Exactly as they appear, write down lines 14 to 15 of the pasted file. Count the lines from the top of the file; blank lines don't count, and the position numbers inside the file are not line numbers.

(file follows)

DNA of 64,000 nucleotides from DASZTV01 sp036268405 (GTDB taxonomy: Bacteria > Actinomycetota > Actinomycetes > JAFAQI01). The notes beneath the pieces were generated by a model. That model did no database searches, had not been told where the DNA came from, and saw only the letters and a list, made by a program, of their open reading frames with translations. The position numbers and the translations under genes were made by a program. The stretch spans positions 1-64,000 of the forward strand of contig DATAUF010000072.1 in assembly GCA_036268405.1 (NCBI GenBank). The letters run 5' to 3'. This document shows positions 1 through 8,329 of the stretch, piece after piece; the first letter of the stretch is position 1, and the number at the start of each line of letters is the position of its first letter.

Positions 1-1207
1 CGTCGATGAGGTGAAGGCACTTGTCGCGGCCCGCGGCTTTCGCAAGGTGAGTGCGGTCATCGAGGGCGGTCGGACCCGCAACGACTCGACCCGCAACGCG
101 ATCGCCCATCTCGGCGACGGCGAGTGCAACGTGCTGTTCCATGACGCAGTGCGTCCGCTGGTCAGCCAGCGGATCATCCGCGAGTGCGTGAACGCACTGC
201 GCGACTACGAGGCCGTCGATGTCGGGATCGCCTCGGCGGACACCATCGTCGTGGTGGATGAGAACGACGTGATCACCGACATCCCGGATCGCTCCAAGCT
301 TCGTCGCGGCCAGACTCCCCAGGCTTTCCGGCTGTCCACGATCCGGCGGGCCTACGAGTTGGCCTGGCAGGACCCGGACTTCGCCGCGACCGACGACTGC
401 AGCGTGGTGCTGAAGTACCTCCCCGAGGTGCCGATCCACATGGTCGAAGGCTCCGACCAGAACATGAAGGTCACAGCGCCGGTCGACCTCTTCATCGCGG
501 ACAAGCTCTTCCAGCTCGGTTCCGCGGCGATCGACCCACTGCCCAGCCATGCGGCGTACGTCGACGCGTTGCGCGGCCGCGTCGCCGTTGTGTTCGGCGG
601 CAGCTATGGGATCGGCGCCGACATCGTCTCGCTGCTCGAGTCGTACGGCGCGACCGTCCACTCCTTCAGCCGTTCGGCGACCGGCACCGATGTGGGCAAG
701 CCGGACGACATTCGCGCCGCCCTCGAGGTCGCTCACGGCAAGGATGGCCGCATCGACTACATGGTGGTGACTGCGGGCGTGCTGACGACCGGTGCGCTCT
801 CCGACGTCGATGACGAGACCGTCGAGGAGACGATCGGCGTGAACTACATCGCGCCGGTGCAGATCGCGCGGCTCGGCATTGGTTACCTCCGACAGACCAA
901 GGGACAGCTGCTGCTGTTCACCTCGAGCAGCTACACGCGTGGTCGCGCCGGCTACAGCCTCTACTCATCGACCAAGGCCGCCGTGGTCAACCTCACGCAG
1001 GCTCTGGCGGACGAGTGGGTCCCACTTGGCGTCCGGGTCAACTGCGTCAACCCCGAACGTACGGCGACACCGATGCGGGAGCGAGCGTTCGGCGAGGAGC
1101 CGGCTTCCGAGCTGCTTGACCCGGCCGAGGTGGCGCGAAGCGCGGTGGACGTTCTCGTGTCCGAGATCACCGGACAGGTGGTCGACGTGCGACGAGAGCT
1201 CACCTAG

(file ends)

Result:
1101 CGGCTTCCGAGCTGCTTGACCCGGCCGAGGTGGCGCGAAGCGCGGTGGACGTTCTCGTGTCCGAGATCACCGGACAGGTGGTCGACGTGCGACGAGAGCT
1201 CACCTAG